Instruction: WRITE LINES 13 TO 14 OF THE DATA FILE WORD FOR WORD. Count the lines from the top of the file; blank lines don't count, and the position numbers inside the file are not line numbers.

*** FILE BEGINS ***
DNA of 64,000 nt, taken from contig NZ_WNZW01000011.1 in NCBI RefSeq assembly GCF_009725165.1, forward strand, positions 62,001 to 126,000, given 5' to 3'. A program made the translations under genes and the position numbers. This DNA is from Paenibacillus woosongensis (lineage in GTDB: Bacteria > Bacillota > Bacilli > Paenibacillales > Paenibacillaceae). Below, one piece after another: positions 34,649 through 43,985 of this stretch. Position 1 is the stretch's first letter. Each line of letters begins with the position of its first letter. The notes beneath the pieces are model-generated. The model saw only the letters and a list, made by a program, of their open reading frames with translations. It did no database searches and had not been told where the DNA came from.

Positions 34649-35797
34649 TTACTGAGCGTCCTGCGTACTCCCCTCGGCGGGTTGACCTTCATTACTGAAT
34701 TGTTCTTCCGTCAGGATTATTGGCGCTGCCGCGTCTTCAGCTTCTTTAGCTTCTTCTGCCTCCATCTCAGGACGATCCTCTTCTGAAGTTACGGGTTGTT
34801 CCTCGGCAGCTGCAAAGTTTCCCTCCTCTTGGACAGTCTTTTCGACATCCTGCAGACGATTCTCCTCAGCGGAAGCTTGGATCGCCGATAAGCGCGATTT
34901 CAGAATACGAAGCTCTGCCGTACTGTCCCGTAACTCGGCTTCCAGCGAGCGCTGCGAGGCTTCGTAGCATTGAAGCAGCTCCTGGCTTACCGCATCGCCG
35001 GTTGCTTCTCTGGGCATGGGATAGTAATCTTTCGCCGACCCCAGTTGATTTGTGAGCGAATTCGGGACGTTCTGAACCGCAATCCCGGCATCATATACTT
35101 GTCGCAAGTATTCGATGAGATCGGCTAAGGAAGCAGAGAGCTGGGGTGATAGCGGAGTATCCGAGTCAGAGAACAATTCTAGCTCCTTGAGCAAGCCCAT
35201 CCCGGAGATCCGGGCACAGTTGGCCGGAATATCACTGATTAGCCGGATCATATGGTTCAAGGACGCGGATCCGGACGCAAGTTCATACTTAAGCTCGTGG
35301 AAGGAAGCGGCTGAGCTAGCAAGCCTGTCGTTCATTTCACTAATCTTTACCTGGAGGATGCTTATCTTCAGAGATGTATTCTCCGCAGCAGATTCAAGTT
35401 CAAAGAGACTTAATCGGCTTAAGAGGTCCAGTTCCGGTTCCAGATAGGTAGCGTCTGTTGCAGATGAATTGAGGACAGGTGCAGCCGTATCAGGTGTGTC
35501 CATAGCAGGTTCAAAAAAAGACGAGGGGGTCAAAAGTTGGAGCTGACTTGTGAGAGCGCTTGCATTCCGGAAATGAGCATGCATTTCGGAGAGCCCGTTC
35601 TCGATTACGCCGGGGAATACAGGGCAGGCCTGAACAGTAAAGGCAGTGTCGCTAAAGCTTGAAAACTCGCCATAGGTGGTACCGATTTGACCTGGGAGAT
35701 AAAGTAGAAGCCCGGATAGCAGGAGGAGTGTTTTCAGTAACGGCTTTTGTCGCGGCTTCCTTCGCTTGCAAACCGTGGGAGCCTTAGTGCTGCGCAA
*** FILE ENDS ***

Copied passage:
35601 TCGATTACGCCGGGGAATACAGGGCAGGCCTGAACAGTAAAGGCAGTGTCGCTAAAGCTTGAAAACTCGCCATAGGTGGTACCGATTTGACCTGGGAGAT
35701 AAAGTAGAAGCCCGGATAGCAGGAGGAGTGTTTTCAGTAACGGCTTTTGTCGCGGCTTCCTTCGCTTGCAAACCGTGGGAGCCTTAGTGCTGCGCAA